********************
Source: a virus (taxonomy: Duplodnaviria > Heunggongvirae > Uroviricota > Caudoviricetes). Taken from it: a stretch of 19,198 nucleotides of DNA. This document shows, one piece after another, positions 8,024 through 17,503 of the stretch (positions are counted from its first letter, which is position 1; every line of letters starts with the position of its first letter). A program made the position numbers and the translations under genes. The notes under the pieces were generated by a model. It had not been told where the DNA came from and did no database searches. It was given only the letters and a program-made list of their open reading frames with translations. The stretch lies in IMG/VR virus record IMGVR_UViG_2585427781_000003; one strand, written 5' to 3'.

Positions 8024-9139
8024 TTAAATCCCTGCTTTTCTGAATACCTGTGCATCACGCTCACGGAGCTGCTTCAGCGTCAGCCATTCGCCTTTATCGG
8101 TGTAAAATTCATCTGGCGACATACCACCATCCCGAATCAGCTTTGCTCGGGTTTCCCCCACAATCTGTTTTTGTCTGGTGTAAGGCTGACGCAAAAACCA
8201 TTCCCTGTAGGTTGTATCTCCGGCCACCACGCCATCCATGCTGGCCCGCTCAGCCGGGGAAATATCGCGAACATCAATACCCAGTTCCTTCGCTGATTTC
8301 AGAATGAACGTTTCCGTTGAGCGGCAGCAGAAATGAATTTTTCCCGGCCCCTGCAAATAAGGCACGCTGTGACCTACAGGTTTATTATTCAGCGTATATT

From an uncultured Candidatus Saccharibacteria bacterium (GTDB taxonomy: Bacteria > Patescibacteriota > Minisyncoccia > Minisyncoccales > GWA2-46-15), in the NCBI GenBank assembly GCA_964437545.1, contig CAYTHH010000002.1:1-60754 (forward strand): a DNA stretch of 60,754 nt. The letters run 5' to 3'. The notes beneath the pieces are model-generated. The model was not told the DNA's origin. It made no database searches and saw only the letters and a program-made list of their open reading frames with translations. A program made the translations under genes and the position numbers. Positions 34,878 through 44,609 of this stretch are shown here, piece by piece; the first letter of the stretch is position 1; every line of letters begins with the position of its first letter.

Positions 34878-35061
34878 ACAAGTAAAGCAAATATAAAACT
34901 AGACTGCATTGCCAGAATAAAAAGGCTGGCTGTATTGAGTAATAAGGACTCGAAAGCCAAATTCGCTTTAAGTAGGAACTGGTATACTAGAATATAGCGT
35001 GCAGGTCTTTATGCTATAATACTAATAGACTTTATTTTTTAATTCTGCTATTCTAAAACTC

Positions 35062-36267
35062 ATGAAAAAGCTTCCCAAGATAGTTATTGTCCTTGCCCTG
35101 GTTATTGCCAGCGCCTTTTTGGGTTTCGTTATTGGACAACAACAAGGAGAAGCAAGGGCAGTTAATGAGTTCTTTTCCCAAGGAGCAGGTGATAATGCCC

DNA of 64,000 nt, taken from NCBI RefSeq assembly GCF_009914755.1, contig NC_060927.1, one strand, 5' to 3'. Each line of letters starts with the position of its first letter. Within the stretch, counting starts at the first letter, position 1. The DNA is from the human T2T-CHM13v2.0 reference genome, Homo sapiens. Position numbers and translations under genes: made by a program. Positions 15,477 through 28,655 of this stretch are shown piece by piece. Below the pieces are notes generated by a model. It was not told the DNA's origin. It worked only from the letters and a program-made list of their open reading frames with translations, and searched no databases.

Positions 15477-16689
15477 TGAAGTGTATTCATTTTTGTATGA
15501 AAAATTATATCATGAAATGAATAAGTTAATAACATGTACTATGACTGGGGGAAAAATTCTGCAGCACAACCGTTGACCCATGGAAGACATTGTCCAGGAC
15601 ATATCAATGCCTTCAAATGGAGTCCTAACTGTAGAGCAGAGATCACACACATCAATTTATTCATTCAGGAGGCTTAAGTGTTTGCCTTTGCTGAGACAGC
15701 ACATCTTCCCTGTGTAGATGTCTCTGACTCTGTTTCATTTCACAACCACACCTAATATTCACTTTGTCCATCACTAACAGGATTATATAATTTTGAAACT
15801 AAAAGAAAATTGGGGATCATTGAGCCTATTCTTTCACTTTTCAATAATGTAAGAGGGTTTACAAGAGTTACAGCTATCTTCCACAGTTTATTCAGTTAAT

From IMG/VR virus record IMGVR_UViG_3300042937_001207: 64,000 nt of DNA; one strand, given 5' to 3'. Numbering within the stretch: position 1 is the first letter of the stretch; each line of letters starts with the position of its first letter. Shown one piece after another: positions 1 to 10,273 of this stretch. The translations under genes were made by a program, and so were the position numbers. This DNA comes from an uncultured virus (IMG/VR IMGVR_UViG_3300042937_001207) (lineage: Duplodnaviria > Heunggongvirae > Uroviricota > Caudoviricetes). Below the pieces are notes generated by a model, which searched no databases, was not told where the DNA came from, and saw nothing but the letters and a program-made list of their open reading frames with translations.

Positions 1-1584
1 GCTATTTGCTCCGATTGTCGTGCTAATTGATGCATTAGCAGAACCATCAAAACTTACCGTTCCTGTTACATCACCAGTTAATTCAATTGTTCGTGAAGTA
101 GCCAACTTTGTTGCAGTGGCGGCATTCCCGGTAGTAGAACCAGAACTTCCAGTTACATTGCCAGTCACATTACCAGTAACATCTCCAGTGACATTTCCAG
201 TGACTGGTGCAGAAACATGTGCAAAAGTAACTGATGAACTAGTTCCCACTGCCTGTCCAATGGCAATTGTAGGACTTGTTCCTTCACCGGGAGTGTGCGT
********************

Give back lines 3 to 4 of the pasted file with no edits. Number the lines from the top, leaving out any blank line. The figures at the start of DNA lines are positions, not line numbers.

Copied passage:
8024 TTAAATCCCTGCTTTTCTGAATACCTGTGCATCACGCTCACGGAGCTGCTTCAGCGTCAGCCATTCGCCTTTATCGG
8101 TGTAAAATTCATCTGGCGACATACCACCATCCCGAATCAGCTTTGCTCGGGTTTCCCCCACAATCTGTTTTTGTCTGGTGTAAGGCTGACGCAAAAACCA